Slab

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Old 04-17-15, 06:44 PM
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Slab

I haven't seen the job yet but the customer said that he has a large slab that lifted about an inch due to the harsh winter but then went down again. He wants to know what can be done to prevent if from happening again. My first thought that the lack of a footing was the problem. However, he would like to know what other solutions exist.
 
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Old 04-17-15, 07:21 PM
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No solution exists beyond ripping it out and re pouring it. That is one of the consequences of floating a slab on grade.

Heaving due to frost can be mitigated if the base under the slab is prepared right to allow for good drainage and runoff.

Is this a slab for a building or just a patio or walkway? There usually is no issue if it is not supporting a stucture because as he learned, the slab will generally return to its original position once the frost is gone.
 
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Old 04-18-15, 03:29 AM
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1, hire the 5 biggest folks in the county & have 'em sit on the slab every winter might need 6 or 7 if it gets real cold; OR 2, don't let the ground under the slab freeze !

you already know what to do, pulp - if the ground's going to expand from freezes, slabs move - same w/conc highways - they also move,,, eventually the slab won't return to its original position then it may be an issue for repair,,, footings below the frost line, properly compacted base of suitable mtl under the slab, steel tieing in slab to foundation would have prevented this problem,,, but you know that too.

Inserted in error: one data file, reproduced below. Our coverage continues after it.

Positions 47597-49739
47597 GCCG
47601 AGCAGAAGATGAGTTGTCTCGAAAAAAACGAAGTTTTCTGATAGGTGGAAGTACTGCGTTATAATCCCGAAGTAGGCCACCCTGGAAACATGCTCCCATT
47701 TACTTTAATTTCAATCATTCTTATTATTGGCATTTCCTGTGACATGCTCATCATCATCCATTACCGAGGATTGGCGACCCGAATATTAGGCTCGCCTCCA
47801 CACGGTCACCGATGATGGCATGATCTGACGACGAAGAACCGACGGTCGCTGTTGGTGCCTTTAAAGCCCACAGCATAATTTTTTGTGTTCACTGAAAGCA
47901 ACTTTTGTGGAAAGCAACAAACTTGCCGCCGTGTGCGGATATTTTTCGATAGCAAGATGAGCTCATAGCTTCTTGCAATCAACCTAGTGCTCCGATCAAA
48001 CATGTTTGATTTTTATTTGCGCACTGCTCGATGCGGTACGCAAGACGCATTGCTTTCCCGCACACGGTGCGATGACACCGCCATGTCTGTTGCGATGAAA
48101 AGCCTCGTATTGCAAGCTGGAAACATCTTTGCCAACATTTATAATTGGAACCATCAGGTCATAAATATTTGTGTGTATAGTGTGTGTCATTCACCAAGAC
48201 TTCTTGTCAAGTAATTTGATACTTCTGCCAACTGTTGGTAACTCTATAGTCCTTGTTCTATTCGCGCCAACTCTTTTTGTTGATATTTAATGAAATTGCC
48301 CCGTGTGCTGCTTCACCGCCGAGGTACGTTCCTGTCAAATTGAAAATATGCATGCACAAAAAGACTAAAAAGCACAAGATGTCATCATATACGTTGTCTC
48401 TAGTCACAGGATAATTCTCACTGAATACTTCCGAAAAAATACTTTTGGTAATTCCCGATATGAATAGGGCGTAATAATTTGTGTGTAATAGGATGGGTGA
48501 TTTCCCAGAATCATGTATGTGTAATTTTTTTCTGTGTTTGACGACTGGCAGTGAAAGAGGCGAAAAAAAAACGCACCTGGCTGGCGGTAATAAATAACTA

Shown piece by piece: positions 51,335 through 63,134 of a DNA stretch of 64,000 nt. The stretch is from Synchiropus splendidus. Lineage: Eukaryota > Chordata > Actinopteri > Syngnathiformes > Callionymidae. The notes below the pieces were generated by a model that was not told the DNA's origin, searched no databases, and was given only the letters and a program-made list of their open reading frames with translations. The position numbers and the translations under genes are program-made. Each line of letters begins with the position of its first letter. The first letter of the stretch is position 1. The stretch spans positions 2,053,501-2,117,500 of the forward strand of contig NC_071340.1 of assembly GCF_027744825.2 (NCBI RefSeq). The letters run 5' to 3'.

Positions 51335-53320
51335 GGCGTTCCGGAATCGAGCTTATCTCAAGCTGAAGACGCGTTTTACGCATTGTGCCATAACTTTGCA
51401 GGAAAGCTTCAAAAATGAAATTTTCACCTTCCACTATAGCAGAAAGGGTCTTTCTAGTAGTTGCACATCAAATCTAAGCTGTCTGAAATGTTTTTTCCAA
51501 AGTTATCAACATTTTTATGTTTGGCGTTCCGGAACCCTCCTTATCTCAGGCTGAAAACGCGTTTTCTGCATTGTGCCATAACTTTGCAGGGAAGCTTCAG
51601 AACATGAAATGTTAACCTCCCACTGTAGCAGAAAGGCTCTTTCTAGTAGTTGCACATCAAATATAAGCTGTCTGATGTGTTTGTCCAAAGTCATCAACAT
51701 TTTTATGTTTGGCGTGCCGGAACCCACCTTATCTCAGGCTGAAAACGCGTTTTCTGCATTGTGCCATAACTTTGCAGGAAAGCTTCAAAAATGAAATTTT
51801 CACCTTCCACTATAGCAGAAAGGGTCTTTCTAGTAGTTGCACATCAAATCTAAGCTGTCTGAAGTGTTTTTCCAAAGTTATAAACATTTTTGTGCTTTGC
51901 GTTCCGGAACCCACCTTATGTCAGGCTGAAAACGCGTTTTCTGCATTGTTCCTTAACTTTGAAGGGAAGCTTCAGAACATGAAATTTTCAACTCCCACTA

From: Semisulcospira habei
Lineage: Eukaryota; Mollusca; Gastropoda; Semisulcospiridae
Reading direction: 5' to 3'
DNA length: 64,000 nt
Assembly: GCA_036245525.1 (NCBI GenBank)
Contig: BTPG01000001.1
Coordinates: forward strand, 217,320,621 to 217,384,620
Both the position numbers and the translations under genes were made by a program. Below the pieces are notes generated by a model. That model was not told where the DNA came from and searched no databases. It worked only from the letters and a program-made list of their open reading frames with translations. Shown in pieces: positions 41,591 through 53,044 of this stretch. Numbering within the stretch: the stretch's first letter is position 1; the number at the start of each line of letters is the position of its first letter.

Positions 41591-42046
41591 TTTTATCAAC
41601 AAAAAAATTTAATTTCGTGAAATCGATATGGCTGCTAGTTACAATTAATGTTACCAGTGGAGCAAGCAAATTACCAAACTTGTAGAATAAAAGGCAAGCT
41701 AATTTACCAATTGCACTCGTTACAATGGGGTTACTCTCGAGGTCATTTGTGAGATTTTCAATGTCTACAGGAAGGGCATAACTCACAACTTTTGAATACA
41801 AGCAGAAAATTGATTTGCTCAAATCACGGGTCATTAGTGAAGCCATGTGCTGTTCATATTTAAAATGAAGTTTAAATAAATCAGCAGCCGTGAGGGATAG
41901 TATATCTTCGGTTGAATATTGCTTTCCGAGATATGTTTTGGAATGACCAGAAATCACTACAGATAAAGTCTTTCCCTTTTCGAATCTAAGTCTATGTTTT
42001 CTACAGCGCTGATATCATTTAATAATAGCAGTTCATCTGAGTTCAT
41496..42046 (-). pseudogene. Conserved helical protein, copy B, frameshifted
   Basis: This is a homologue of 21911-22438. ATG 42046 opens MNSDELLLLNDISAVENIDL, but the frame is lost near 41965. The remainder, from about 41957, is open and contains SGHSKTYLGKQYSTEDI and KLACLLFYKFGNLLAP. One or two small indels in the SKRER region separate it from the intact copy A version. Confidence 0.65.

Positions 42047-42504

good luck !
 
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Old 04-18-15, 04:00 AM
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LOL You guys are funny. The customer was hoping that there was an easier solution & I told him that I would ask. The slab is just a walkway but he also mentioned that a fence around it was removed & replaced at a later date. In his mind, that's how water may have gotten under the slab. I'll give him the news if & when he calls or maybe I will at least look at it.
 
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Old 04-18-15, 05:20 AM
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Here in Vermont, the frost gets into the ground pretty deep. Often, 4' footings isn't enough.

People will tell me that the "frost pushes things up every year; but they come back down".

They may come back down, but never quite as much as they went up; because of varying amounts of sand and silt that fall down below whatever the moving object was. Each year, a deck or a drain pipe, a side walk, or a camp's toilet . . . . may go up 7" but it may only come back down 5". After a few years or a decade, that difference can add up to some serious heaving. And the Sun can play a big role in how crooked that heaving is.

I'm in Real Estate and often encounter buildings, camps, barns, sheds, docks, retaining walls, et cetera that present optical illusions . . . . as if they were constructed that way as a joke because they can make you dizzy just looking at them. Holding a plumb bob up to one can be an eye-opener.

That's one of the reasons that Banks now loan on Double-Wide Mobile Homes ONLY if they're set on deeply footed and reinforced continuous concrete pads. Too often in the past, frost heaving would send one half of the mobile going one way and the other half going the other . . . . until the Unit was split and irreparably damaged. Not something you'd want to be holding a mortgage on !

What goes up must come down . . . . but sometimes not all the way (or in unison).
 
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